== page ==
119. Memorandum From the President's Special Assistant for National Security Affairs (Bundy) and James C. Thompson, Jr., of the National Security Council Staff to President Johnson/1/

Washington, March 24, 1965.

/1/Source: Johnson Library, National Security File, Memos to the President, McGeorge Bundy, Vol. 9, Mar.-Apr. 14, 1965. Secret. Also from Thomson.

Your meeting with Ambassador Bunker, today at 1 p.m./2/

/2/President Johnson met Bunker from 1:30 to 1:38 p.m. (Ibid., President's Daily Diary) No other record this meeting has been found. Jones was informed officially of Bunker's mission in telegram 860 to Djakarta, March 19. (National Archives and Records Administration, RG 59, Central Files 1964-66, POL 7 US/BUNKER)

1. Ambassador Bunker is seeing you at 1 p.m. today in connection with his mission to Indonesia. He is seeking general guidelines from you on the purpose of his trip. He will be leaving for Djakarta this weekend and will probably stay for a week or ten days.

2. As you know, Bunker was deeply involved in the Indonesian problem when he served successfully as United Nations Mediator for the West Irian (West New Guinea) dispute between the Indonesians and the Dutch in 1962. He is devoting this week to an intensive updating on the current state of U.S.-Indonesia relations.

3. We would suggest that you stress the following points in your talk with the Ambassador:

(1) It is clearly in our interest to do what we can to arrest Indonesia's apparent drift into the Communist camp under the auspices of the Indonesian Communist Party (PKI). At stake are 100 million people, vast potential resources, and a strategically important chain of islands.

(2) There is disagreement both in our Djakarta Embassy and in Washington as to (a) Sukarno's real intentions; (b) the Indo power balance between Communists and non-Communists; and (c) what the U.S. can and should do--some recommend a "deep freeze" for Sukarno & Co.; others believe in a continued effort to win back their interest and friendship. You want his best judgment on these points.

(3) You would therefore like him to consult in depth with Ambassador Jones, with other members of the Country Team, with Sukarno, and with a broad spectrum of top Indonesian officials.



120. Editorial Note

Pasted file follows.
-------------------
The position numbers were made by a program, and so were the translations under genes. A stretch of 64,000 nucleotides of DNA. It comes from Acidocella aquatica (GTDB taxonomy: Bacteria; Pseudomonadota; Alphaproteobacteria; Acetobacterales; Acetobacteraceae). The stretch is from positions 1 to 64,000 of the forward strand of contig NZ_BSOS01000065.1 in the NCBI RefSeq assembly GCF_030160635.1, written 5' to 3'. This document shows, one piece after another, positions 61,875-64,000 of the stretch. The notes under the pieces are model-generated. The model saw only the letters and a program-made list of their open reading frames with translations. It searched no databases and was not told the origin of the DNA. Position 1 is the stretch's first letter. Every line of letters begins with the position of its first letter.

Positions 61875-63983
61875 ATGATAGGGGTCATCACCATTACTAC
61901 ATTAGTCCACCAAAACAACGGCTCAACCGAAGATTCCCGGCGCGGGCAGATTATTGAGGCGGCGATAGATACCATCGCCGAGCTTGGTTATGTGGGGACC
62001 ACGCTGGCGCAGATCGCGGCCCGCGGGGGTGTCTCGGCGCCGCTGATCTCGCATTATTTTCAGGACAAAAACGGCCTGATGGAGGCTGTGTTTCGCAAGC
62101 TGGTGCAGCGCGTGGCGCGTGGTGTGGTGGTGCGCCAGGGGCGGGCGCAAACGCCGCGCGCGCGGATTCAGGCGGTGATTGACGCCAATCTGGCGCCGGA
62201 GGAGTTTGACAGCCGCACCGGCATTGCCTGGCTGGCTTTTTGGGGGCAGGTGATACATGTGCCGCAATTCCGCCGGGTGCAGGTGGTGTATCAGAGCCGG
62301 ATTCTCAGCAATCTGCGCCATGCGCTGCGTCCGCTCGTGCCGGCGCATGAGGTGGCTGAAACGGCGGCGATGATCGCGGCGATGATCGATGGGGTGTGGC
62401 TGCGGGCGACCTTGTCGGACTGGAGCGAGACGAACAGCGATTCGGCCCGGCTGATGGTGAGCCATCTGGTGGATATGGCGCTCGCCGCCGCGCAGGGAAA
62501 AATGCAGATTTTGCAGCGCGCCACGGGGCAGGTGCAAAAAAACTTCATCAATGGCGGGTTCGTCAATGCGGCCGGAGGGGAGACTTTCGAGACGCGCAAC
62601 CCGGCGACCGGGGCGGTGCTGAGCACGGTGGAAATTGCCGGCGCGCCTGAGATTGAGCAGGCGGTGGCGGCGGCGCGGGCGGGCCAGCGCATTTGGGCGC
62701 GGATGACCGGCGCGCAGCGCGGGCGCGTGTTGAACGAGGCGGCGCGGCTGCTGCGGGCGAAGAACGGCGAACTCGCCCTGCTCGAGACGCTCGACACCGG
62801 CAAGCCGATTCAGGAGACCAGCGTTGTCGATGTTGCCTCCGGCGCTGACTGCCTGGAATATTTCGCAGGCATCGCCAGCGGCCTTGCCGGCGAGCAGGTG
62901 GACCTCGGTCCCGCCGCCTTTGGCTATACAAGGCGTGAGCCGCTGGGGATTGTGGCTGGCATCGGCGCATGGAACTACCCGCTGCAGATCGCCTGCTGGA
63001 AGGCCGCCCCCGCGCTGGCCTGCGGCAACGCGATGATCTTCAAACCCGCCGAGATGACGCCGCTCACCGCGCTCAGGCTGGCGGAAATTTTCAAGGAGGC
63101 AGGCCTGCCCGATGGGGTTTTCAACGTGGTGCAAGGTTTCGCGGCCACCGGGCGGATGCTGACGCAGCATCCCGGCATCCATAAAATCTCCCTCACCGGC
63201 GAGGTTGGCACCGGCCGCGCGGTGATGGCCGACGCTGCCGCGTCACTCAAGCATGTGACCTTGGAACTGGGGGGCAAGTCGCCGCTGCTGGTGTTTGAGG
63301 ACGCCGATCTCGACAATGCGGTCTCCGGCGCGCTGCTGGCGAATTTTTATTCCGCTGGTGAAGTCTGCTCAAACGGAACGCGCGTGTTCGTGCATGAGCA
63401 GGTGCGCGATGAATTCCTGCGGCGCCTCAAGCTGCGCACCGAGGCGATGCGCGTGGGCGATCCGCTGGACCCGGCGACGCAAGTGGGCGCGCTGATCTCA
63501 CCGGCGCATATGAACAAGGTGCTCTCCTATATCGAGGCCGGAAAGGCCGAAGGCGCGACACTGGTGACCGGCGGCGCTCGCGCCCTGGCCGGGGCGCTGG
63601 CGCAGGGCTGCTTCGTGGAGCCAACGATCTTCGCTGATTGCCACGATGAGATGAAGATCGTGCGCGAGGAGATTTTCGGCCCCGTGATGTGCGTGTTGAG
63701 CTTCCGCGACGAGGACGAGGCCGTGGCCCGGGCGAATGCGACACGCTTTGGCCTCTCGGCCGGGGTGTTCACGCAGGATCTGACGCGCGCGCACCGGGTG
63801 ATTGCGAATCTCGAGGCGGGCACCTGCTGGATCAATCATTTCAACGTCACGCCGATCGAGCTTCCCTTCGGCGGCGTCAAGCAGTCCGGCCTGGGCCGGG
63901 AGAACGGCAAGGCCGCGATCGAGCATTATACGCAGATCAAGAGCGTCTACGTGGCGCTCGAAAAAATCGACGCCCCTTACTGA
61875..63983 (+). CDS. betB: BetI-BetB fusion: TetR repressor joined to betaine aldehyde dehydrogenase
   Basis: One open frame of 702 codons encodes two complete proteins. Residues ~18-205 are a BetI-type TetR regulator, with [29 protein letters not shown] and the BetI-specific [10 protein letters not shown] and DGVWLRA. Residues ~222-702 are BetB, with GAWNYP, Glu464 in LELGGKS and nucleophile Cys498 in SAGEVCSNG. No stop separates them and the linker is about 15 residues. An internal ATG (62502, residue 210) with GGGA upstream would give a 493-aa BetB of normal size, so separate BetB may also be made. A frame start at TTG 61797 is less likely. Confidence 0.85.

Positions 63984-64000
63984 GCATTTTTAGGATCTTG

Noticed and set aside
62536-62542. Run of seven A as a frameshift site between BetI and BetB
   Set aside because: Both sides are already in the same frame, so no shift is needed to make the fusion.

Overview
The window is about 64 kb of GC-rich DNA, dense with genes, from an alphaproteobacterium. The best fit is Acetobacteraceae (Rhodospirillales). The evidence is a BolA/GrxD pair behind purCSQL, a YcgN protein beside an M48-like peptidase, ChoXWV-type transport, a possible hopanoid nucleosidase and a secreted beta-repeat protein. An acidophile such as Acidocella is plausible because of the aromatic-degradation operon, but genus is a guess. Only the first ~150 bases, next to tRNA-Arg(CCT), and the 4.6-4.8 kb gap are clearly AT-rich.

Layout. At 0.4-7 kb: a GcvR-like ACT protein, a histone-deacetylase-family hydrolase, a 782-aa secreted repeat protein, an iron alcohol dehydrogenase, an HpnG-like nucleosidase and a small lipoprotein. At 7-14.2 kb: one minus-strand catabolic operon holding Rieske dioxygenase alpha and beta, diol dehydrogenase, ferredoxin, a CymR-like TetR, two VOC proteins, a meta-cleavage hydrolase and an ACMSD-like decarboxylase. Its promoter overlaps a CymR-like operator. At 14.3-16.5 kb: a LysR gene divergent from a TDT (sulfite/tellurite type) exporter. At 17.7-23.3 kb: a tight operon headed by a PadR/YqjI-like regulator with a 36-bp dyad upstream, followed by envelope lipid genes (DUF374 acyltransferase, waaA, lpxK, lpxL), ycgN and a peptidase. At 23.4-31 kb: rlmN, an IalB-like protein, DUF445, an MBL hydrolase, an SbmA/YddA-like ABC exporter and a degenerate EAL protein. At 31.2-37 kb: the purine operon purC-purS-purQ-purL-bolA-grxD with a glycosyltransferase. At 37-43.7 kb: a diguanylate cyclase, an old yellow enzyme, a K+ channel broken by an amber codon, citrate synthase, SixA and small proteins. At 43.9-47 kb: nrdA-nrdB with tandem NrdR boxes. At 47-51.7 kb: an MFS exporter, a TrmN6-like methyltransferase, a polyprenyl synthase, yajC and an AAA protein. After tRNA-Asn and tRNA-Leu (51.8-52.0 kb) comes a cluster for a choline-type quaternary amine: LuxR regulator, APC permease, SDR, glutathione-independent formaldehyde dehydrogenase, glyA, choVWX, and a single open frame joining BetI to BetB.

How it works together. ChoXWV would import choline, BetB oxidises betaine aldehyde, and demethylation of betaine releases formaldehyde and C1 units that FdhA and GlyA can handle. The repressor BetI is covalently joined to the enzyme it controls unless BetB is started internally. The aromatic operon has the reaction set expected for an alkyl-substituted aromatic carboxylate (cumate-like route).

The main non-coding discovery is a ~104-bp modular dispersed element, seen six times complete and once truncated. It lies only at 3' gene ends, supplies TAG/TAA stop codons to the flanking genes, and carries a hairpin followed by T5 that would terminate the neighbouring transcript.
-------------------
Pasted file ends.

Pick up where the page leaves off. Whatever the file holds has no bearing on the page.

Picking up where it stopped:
In an April 23, 1965, letter to Assistant Secretary for Far Eastern Affairs William Bundy, Ambassador Howard Jones stated that he was "privy to plans for a coup here and write you to inform you of the possibility." Jones stated that he had informed only one other person in Djakarta, Edward E. Masters, the head of the Embassy's political section, "because any indication that USG even knows about this could be the kiss of death not only to the effort itself, but to those involved." Jones also told Bundy, "to play safe, I informed my contact that the U.S. Government can in no way participate in any effort of this kind. I nevertheless conveyed clearly my own sympathy with his objectives." Jones went on to explain that the tentative plans contemplated action in late May or June when Sukarno was out of the country and suggested that Bundy might want to share this information with the President. He told Bundy, "I should caution that we do not yet know how seriously the plans are to be taken." Jones assured Bundy that his information was based on "personal contact with one of the leaders of the coup group which represents important civil and military elements." (Johnson Library, National Security File, Country File, Indonesia, Vol. IV, Memos, 3/65-9/65)

Deputy Assistant Secretary of State for Far Eastern Affairs Leonard Unger sent this letter to McGeorge Bundy at the White House suggesting that "he should be aware of this and you may wish to alert the President, although the information contained is obviously far from firm." (Memorandum from Unger to McGeorge Bundy, May 3; ibid.) There is no indication that the President was informed.